The entries posted to a Japanese online discussion board are chilling.
At 5:21 a.m. on Sunday morning, "I'm going to Akihabara to kill people. If my car is destroyed I'll use a knife. Goodbye everyone." and then seconds later, "I'm tired."
At 6:31 a.m., "It's time, I'm leaving."
At 9:48 a.m., "I've entered Kanagawa [prefecture, en-route to Tokyo], I'm taking a rest."
At 11:45 a.m.: "I've reached Akihabara. Today it's a pedestrian area, I think."
Then, finally, at 12:10 p.m., "It's time."
At around 12:30 p.m. a rental truck was driven through pedestrians as they walked across an intersection along the wide Chuo Dori in Akihabara. The road is closed to traffic on Sundays and becomes a "pedestrian heaven" in Japanese. On Sunday it was closer to hell.
Closed circuit TV images, broadcast on Japanese television, show the white truck coming out of the intersection at speed before coming to stop off-camera.
In the moments prior to those images, the truck had hit several pedestrians.
A man can be seen running from the truck towards the busy intersection it's just passed through. The man runs out of view of the camera but seconds later everyone is fleeing in the opposite direction to escape the killer.
Within minutes a suspect, named by local media as Tomohiro Kato, was on the ground, subdued by a police officer. Still images taken at the scene show the detained suspect and a survival knife, apparently blood-stained, lying nearby.
Images from news helicopters that showed paramedics treating people in the middle of the street flashed across Japan. Pools of blood lay on the road. By the evening TV networks were showing cell phone footage shot just after the tragedy.
The death toll rose through the afternoon to hit seven by the end of the day. They ranged in age from 19 to 74-years-old, six were men and one was a woman. An additional 10 people were injured and hospitalized.
The crime stunned Japan. While the grieving begins, questions are already being asked. Inevitably these include "What happened to the social structure of Japan?"
Japan has one of the lowest crime rates in the developed world. The homicide rate was just 1.1 per 100,000 people in 2005, according to figures from Japan's Ministry of Justice. In comparison, the U.K. had a homicide rate of 3.2, Germany 2.9 and the U.S. 5.6, the ministry said.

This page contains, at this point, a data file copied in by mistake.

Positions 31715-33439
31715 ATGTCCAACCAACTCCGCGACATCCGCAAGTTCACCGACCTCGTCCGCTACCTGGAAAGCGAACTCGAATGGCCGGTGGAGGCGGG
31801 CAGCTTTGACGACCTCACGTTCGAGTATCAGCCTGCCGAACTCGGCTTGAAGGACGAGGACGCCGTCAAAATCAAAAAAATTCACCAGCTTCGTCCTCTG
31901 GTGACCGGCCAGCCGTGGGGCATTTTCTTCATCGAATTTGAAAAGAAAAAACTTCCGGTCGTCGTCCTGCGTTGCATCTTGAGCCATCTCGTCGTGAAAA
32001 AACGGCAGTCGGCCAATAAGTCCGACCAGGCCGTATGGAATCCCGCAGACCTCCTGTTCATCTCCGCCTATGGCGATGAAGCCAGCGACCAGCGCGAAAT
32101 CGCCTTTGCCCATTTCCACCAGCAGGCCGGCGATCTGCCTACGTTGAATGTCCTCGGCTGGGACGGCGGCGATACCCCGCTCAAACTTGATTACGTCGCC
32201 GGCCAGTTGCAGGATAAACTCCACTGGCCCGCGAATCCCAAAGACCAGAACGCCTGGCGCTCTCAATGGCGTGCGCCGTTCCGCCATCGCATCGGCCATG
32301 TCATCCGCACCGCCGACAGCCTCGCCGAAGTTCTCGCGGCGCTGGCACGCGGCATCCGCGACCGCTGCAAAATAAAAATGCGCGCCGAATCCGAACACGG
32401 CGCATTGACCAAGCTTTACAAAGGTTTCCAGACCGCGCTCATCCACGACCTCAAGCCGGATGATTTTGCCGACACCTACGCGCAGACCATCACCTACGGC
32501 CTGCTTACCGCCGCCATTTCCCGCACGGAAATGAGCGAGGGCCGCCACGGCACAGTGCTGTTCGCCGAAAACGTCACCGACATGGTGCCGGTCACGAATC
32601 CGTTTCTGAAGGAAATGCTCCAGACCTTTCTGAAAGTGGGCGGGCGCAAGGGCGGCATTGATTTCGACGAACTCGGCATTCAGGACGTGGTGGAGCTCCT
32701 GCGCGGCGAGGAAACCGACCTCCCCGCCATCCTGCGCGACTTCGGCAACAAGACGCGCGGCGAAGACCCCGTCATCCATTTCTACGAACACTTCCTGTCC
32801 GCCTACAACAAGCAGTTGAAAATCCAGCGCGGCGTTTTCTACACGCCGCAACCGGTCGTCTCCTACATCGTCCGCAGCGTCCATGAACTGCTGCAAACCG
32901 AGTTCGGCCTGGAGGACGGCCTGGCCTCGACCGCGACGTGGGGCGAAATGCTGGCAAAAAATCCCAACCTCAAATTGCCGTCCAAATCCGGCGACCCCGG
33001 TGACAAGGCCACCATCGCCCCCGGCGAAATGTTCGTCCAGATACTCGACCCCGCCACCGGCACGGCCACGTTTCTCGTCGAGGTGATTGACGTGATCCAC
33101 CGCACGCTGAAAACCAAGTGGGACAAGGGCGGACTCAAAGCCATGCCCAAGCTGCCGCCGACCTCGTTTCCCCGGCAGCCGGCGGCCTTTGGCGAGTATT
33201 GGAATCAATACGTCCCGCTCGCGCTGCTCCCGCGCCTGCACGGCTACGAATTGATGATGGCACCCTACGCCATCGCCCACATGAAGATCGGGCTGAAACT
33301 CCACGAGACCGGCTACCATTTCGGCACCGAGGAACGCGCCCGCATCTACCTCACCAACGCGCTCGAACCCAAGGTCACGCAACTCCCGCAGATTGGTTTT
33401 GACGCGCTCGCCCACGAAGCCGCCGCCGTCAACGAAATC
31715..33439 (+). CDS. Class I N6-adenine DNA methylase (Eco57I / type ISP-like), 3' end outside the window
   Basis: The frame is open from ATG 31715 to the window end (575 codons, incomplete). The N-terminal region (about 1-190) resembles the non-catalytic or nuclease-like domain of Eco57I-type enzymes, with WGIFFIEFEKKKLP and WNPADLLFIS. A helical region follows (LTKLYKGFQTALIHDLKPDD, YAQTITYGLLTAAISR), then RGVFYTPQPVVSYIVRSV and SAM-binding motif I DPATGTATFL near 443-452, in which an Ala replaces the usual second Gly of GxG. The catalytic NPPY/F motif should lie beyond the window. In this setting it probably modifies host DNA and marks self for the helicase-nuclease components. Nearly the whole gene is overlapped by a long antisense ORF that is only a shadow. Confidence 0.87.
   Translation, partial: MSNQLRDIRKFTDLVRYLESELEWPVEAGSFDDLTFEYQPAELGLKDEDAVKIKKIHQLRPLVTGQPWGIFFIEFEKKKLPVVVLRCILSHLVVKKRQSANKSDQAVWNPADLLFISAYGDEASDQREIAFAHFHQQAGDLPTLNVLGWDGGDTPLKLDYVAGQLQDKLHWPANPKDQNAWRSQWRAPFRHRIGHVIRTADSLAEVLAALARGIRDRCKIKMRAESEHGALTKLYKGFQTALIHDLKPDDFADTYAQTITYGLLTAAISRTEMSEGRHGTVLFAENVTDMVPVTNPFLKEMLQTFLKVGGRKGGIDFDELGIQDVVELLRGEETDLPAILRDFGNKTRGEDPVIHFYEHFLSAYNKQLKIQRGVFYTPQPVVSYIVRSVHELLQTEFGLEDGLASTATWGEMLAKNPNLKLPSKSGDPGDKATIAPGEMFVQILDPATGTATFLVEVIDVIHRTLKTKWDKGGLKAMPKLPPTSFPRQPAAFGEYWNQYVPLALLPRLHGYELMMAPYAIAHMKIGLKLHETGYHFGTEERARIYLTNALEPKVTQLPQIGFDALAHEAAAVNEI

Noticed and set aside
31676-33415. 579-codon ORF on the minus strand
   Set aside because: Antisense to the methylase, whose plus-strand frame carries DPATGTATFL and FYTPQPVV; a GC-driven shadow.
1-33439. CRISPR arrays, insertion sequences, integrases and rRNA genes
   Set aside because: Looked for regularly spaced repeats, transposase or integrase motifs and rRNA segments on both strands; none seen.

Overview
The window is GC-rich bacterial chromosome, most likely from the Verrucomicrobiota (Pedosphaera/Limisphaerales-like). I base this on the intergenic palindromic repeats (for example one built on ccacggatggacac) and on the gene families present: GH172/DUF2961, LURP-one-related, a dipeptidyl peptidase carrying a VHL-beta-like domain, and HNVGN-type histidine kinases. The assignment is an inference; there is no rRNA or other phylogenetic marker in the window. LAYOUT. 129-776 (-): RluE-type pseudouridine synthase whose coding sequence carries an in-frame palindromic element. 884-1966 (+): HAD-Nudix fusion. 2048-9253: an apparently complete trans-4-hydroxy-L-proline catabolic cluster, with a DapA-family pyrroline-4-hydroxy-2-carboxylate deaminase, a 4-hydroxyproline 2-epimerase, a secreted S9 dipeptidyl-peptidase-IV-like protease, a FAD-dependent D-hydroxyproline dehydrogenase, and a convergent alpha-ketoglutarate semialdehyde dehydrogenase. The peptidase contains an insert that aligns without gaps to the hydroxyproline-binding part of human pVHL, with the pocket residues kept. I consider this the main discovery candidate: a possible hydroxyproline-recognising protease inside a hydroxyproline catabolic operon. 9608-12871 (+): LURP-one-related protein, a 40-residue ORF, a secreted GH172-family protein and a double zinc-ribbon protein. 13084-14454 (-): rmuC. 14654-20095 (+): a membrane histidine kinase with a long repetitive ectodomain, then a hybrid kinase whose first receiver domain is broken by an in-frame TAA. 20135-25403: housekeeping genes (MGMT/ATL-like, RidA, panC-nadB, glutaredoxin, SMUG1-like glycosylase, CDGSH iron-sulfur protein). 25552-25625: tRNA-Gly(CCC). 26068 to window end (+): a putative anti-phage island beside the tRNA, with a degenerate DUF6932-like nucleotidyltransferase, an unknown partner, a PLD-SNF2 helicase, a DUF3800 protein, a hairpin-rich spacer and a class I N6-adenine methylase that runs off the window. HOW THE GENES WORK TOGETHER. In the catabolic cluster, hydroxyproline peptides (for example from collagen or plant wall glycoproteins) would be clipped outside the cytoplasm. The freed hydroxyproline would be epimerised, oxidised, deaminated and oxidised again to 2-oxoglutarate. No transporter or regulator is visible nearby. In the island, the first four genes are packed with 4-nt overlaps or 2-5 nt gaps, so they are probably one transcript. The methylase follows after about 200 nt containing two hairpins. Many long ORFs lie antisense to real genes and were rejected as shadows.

But more and more these days there are signs that the social fabric that has held Japan together for so long is slowly coming apart at the seams. Where once people had jobs for life and everyone looked out for their neighbors, now many Japanese take temporary jobs to makes ends meet, live in anonymous one-room apartments in vast cities and rarely speak to those around them.
Estimates say up to 1 million out of Japan's population of 128 million simply shut themselves off from the world in their bedrooms. These people, often children, spend their days online, playing computer games and watching television. If they do venture out, it's usually in the middle of the night to a nearby convenience store.
Japan also faces a serious suicide problem. It has the highest suicide rate of any developed nation but the government appears unable or unwilling to do much about it.
In 2006, just over 32,000 people killed themselves -- approximately 87 people per day. While many commit suicide alone, in the last few years group suicides have become more common. The disillusioned often meet up online, make a plan to meet somewhere, and then kill themselves together.
As on Sunday, some choose to take the lives of others rather than their own and these indiscriminate crimes have Japanese thinking their society is less safe than before.
Most people will tell you the 1995 poison gas attack on Tokyo's subway by a religious cult was the start of it all. Twelve people were killed in the attack -- the most deadly Japan has seen since the end of World War II -- and thousands were hospitalized.
Two years later, the nation was shocked by the brutal murder of a school girl in Kobe. She had been killed and her head left on a stake outside the school. But if the murder was to shock, Japan a bigger surprise came when the killer was revealed: a 14-year-old school boy.
The list of gruesome murders has grown longer with time. In 2001, seven years to the day of Sunday's attack, a man entered an elementary school in Osaka in western Japan and killed eight children with a knife. In the same year, a teen hijacked a highway bus in western Japan killing one person.
More recently, a man wanted by police on suspicion of murder stabbed and killed a woman and injured seven others in a shopping mall in Ibaraki, north of Tokyo in March of this year. And in January, a high school student injured two with a knife on a shopping street in Tokyo.